Matthews vs CMS: Yes, the fight about charter schools is about race

Let's stop pretending we don’t have the foggiest notion what House Bill 514 is about. A bill that would allow municipalities like Matthews and Mint Hill to create their own tax-supported charters, where being a resident of those communities is the primary requirement for attendance, is a design for racial and economic segregation. Let’s just make it plain.

For the sake of argument, I won’t speculate on the personal motivations of the bill's sponsor, Rep. Bill Brawley, or the four Matthews commissioners who voted in favor of pursuing it, although I probably could. It almost doesn't matter, because it’s less about individual intentions and more about actual impact. Let’s focus on the facts.

FACT: Charlotte-Mecklenburg is segregated by race and income. This is not an accident or naturally occurring. This is the result of decades of deliberate policy decisions that discriminated against people of color (e.g. redlining, restrictive housing covenants, urban renewal, etc.).

FACT: Matthews is 80 percent white and has a median income 18 percent higher than rest of the county. These demographics are common for many suburban enclaves in America and facilitated by the legacy of “white flight” from cities in response to integration.

FACT: Propping up charters that give preference to “neighborhood” students in an already-segregated landscape merely solidifies a more white and affluent student population. When asked directly by school board member Elyse Dashew in a joint meeting last month whether this fact concerned him, Matthews town commissioner Kress Query replied, “No.”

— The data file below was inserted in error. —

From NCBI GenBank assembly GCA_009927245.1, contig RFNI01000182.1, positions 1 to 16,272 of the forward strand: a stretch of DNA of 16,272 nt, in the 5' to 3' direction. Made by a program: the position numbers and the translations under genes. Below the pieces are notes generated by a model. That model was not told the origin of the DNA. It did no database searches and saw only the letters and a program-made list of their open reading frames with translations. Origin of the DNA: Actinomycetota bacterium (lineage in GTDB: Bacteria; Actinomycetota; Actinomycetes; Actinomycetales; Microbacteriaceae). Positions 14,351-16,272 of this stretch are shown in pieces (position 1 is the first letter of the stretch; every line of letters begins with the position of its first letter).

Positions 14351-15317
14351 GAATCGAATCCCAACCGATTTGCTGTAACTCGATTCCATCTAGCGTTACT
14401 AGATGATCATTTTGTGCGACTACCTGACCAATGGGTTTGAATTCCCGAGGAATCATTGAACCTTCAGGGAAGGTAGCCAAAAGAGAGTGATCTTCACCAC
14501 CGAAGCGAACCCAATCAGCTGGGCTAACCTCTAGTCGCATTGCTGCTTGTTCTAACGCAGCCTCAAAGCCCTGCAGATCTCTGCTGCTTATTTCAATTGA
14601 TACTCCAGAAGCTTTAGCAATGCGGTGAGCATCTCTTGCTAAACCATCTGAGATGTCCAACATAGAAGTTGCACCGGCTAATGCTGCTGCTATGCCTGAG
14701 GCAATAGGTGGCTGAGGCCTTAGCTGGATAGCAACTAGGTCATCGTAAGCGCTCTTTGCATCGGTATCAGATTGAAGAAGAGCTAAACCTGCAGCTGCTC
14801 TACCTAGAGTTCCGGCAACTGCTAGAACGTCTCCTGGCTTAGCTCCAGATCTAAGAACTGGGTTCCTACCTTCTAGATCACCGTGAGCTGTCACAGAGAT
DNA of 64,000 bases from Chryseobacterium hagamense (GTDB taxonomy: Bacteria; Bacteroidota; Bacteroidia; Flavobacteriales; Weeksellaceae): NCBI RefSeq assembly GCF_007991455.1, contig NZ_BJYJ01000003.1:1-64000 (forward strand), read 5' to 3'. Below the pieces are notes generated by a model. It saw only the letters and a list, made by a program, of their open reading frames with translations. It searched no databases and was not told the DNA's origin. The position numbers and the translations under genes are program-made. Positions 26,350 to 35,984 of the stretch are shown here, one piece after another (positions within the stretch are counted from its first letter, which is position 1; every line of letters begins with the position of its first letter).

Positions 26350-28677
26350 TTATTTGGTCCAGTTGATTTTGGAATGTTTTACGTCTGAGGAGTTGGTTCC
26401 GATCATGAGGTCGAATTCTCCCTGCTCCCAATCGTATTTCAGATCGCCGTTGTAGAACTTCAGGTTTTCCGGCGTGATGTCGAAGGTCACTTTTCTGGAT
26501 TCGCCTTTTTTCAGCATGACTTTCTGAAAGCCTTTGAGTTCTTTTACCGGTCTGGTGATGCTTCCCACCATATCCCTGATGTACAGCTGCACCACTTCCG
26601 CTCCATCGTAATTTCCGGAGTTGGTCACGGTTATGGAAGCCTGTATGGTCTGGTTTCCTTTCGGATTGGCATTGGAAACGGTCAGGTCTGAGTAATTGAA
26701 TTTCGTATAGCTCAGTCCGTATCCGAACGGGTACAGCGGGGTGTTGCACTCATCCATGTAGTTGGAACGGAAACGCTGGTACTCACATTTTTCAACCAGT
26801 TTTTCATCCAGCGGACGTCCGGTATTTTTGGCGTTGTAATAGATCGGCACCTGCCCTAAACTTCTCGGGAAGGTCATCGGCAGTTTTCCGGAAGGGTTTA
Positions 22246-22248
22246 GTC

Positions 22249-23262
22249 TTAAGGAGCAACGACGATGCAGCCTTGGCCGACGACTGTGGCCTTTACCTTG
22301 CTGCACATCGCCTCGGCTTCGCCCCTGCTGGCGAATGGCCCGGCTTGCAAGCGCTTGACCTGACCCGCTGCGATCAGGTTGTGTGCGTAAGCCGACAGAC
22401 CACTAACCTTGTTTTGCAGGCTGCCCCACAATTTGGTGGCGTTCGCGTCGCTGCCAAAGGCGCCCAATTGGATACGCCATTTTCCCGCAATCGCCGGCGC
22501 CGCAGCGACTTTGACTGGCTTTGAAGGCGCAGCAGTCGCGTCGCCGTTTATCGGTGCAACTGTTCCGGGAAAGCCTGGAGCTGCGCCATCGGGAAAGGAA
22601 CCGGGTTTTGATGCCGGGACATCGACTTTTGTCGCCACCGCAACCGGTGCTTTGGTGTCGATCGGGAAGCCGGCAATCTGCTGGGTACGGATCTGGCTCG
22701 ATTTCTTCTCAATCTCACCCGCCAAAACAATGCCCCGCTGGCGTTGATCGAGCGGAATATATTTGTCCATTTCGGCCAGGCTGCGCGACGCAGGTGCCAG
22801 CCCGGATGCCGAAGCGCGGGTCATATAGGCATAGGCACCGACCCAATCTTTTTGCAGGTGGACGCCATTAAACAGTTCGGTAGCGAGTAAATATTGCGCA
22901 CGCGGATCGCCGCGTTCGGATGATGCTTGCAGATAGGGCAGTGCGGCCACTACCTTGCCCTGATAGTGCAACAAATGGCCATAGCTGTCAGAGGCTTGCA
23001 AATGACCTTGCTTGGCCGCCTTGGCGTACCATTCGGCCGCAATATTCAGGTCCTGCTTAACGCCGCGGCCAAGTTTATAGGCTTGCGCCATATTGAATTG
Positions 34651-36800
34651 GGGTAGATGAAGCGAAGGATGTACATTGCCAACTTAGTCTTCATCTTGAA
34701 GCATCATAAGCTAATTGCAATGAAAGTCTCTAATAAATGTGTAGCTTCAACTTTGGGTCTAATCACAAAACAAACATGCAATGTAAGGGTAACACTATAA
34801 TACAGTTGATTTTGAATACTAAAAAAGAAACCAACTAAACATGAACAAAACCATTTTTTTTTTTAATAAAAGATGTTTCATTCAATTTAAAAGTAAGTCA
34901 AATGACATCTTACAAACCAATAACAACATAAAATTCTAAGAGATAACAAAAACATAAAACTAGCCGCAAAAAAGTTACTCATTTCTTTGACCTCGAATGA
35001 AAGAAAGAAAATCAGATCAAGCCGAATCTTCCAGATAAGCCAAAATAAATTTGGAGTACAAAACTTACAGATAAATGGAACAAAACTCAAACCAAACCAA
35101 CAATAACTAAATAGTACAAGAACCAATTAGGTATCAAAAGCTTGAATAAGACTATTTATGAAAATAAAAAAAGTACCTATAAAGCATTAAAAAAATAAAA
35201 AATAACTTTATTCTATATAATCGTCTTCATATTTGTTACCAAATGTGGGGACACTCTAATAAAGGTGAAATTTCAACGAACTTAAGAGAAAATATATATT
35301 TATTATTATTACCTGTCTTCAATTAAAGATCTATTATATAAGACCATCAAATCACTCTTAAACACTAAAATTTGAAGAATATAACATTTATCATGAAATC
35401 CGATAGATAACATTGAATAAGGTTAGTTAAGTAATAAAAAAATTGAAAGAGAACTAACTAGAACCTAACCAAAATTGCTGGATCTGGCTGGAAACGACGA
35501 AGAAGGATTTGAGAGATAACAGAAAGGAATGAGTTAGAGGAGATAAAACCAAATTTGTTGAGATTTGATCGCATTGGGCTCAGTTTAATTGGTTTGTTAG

FACT: The school board made numerous concessions to foster better relations and respond to student needs in Matthews. Despite this, proponents of HB 514 could not clearly articulate the shortcomings remedied specifically by a municipal charter, and rejected the offer.

The result of this will ultimately amount to systemic racism. It’s about a system, not personalities, that marginalize communities of color. Supporters of HB 514 do so either because, or in spite of, this fact.

The irony is, I don’t think many Matthews residents even support this measure. This is an area where more than 1,000 students go to a CMS school outside of the town limits and also overwhelmingly supported the school bond referendum last November. It did my heart good to hear of the many attendees speaking in opposition to HB 514. They made clear their love for the “small town” feel is not a proxy endorsement of segregation. This is a move more reflective of those in leadership.

In an environment where political correctness is decried and straight-talk is encouraged, it’s important not to nibble around the edges. There have been some relevant educational issues raised in this debate. But to act like race doesn’t have any influence is imaginative and inconsistent with American history. We’ve seen this before. Only this time it is not white flight, it’s building a “white fence.”

The reflexive denial of race’s role will not suffice this time around because as James Baldwin said, “I cannot believe what you say, because I see what you do”. I just want to let it be known, that I know (as do many others in the community), what is going on here. And we will call it out.

Ford is an independent educational consultant and also former CMS and North Carolina Teacher of the Year. Email: